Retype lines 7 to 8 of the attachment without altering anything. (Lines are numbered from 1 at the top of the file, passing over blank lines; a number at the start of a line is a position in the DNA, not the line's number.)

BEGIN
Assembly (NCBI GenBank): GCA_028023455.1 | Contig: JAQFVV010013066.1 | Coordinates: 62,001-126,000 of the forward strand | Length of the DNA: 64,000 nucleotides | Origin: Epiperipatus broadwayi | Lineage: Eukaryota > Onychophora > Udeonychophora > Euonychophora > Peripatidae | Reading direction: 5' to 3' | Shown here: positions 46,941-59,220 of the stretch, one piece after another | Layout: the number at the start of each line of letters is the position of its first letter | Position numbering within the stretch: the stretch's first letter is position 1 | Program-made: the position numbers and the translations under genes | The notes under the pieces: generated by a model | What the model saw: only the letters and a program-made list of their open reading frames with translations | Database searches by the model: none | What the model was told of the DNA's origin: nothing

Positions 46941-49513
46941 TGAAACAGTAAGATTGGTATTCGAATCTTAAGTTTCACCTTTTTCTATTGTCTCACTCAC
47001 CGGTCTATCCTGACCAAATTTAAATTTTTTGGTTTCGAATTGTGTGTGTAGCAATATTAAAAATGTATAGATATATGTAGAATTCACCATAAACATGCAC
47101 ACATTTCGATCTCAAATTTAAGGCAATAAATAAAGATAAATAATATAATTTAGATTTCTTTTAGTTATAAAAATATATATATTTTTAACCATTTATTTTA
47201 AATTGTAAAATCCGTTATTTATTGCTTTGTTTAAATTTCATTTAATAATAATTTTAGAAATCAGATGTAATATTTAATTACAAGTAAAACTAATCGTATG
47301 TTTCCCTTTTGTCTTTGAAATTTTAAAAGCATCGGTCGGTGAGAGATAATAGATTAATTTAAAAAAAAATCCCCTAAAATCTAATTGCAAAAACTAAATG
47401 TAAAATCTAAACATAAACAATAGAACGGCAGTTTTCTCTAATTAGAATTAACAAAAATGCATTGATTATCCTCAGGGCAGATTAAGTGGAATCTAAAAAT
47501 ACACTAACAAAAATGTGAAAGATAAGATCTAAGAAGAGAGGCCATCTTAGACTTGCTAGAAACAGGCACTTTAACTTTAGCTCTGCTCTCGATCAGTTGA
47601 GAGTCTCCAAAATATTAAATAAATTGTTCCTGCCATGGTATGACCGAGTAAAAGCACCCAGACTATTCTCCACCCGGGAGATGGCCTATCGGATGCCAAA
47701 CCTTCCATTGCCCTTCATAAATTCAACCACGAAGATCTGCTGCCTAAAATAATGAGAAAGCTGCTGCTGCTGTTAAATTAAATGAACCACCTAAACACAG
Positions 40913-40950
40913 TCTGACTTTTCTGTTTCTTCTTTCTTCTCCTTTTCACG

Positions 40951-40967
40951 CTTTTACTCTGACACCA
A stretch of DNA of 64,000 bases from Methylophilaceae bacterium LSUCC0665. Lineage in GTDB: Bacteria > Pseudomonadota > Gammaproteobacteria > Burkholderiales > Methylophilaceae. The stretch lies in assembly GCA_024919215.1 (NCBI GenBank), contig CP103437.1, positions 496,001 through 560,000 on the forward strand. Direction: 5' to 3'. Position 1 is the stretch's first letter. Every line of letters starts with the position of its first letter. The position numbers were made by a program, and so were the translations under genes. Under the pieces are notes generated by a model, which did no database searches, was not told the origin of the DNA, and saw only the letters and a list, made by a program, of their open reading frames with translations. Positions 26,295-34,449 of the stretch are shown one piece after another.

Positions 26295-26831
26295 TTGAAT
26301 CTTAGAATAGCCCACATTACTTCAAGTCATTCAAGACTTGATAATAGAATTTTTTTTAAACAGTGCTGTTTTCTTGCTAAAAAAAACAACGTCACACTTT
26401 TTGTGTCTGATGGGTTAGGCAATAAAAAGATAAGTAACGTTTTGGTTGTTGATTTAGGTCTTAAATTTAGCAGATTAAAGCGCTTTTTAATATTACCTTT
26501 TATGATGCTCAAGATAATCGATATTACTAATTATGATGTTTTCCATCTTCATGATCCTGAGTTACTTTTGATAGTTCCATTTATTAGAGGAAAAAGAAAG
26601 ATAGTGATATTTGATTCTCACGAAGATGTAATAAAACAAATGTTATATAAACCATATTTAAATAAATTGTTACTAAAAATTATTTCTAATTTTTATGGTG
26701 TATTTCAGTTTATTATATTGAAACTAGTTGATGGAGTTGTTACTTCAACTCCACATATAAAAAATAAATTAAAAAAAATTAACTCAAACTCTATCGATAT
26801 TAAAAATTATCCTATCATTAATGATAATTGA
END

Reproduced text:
47301 TTTCCCTTTTGTCTTTGAAATTTTAAAAGCATCGGTCGGTGAGAGATAATAGATTAATTTAAAAAAAAATCCCCTAAAATCTAATTGCAAAAACTAAATG
47401 TAAAATCTAAACATAAACAATAGAACGGCAGTTTTCTCTAATTAGAATTAACAAAAATGCATTGATTATCCTCAGGGCAGATTAAGTGGAATCTAAAAAT